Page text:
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appear beauty behold Ben Jonson blood Born breast Canterbury Tales character Chaucer court David Lyndsay death delight Died doth drama Dryden Duke Earl English English poetry Euphuism eyes fair fancy father fear Fletcher flowers genius give gold Gorboduc grace hand hast hath hear heart heaven Hengo honour Jonson king kiss lady language Layamon leave Leosthenes light live look Lord Makyne mind Mirror for Magistrates muse nature never night noble o'er passion Philaster plays poem poet poetical poetry Pope praise Prince Queen quoth reign Robene romance satire Saxon scene Scotland Shakspeare shine sight sing Sir Philip Sydney song SONNET sorrow soul speak Spenser spirit Surrey sweet taste tears tell thee ther thine thing thou art thought tragedy translated unto verse wanton William Davenant words writers youth
81 ページ - Love's not Time's fool, though rosy lips and cheeks Within his bending sickle's compass come ; Love alters not with his brief hours and weeks, But bears it out even to the edge of doom : If this be error, and upon me proved, 1 never writ, nor no man ever loved. ~ SONNET
264 ページ - flow'ry May, who from her green lap throws The yellow cowslip, and the pale primrose. Hail, bounteous May ! that dost inspire Mirth, and youth, and warm desire ; Woods and groves are of thy dressing, Hill and dale doth boast thy blessing ! Thus we salute thee with our early song, And welcome thee, and wish thee long.
lx ページ - eye like Mars to threaten and command; A station like the herald Mercury, New lighted on a heaven-kissing hill— Who can read these lines without perceiving that Shakspeare had imbibed a deeper feeling of the beauty of Pagan mythology than a thousand pedants could have imbibed in their whole lives?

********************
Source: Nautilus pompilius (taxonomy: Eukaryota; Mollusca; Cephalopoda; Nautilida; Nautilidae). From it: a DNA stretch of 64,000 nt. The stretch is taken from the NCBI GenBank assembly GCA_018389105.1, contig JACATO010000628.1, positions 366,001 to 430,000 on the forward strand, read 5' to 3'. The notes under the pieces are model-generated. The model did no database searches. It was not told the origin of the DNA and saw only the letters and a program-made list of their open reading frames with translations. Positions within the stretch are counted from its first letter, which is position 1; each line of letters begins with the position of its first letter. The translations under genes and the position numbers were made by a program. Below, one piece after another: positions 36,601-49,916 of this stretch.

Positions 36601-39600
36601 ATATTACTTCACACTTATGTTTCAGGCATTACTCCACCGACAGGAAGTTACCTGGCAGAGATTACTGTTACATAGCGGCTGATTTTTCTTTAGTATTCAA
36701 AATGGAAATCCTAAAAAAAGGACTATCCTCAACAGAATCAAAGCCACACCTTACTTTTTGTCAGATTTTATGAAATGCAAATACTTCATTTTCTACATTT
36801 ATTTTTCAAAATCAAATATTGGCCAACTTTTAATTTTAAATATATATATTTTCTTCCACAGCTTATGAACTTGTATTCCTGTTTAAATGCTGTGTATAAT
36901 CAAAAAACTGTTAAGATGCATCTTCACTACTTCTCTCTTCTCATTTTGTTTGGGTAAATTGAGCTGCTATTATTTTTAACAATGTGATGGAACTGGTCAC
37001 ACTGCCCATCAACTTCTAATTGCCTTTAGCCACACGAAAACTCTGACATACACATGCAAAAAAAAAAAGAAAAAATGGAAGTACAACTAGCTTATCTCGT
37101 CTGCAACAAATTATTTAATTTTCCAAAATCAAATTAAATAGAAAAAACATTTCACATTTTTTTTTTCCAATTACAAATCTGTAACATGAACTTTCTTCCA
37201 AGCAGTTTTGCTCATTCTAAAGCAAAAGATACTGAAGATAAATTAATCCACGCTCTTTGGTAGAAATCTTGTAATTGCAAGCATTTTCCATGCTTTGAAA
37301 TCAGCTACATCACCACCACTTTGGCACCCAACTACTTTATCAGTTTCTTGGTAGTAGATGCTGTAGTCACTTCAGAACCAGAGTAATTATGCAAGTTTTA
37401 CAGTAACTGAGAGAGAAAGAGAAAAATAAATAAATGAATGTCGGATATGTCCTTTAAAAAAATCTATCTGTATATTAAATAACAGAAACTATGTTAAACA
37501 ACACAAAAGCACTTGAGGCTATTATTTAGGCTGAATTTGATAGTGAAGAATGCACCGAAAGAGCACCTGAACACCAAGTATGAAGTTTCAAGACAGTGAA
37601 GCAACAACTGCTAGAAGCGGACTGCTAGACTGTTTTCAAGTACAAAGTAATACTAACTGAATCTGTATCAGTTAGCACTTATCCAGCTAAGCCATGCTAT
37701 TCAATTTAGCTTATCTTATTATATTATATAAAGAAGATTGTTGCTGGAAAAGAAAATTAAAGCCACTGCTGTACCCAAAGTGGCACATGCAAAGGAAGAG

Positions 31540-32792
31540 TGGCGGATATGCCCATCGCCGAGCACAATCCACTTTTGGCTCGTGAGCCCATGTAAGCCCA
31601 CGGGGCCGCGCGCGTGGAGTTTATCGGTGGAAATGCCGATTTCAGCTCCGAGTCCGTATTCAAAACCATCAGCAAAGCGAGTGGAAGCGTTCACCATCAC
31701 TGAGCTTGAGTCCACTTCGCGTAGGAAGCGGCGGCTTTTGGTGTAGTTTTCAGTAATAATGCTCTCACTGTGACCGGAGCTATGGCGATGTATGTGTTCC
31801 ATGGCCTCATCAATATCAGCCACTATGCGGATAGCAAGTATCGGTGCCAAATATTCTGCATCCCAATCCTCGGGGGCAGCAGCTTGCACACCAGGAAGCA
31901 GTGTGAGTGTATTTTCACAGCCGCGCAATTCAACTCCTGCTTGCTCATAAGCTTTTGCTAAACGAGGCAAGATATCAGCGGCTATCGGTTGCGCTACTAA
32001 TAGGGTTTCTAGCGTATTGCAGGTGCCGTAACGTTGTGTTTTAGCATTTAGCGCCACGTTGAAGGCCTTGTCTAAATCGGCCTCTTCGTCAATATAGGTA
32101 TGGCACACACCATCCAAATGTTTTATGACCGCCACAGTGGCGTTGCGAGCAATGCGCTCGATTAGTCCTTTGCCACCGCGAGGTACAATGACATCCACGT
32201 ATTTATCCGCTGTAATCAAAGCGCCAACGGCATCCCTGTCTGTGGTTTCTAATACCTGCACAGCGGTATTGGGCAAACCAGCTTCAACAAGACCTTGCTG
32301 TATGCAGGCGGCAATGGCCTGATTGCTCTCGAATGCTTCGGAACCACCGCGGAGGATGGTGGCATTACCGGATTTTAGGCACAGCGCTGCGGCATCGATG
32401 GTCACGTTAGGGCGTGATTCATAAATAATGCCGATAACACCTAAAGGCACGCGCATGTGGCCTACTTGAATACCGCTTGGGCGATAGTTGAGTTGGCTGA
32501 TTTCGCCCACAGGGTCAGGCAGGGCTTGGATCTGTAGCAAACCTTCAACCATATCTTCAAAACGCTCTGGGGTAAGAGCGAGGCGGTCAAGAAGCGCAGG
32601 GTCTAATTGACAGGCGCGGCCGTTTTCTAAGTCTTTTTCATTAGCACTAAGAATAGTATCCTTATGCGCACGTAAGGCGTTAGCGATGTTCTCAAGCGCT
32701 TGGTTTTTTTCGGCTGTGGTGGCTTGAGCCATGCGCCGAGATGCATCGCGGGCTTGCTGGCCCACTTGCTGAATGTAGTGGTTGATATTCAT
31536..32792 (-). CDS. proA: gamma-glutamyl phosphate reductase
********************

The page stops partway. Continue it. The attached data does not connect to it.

81 ページ - SONNET CXVI. Let me not to the marriage of true minds Admit impediments. Love is not love Which alters when it alteration finds, Or bends with the remover to remove ; 0 no, it is an ever-fixed mark That looks on tempests and is never shaken ; It is the star to every wandering bark, [taken. Whose worth's unknown, although his height be
132 ページ - Sweet spring, full of sweet days and roses, A box where sweets compacted lie ; My music shows you have your closes, And all must die. Only a sweet and virtuous soul, Like season'd timber, never gives, But when the whole world turns to coal, Then chiefly lives.
384 ページ - or the fan, supply each pause of chat. With singing, laughing, ogling, and all that. Meanwhile, declining from the noon of day, The sun obliquely shoots his burning ray ; The hungry judges soon the sentence sign, And wretches hang, that jurymen may dine ; The merchant from th
296 ページ - died. Small is the worth Of beauty from the light retired : Bid her come forth, Suffer herself to be desired, And not blush so to be admired. Then die ! that she The common fate of all tilings rare May read in thee, How small a part of time they share That are so wondrous sweet and fair".
255 ページ - THE SHEPHERD'S RESOLUTION. Shall I, wasting in despair, Die because a woman's fair ! Or make pale my cheeks with care, 'Cause another's rosy are ? Be she fairer than the day, Or the flow'ry meads in May ; If she be not so to me, What care I how fair she
lix ページ - insipid; his comic wit degenerating into clenches, his serious swelling into bombast. But he is always great, when great occasion is presented to him ; no man can say he ever had a fit subject for his wit, and did not then raise himself as high above the rest of poets— Quantum lenta soient inter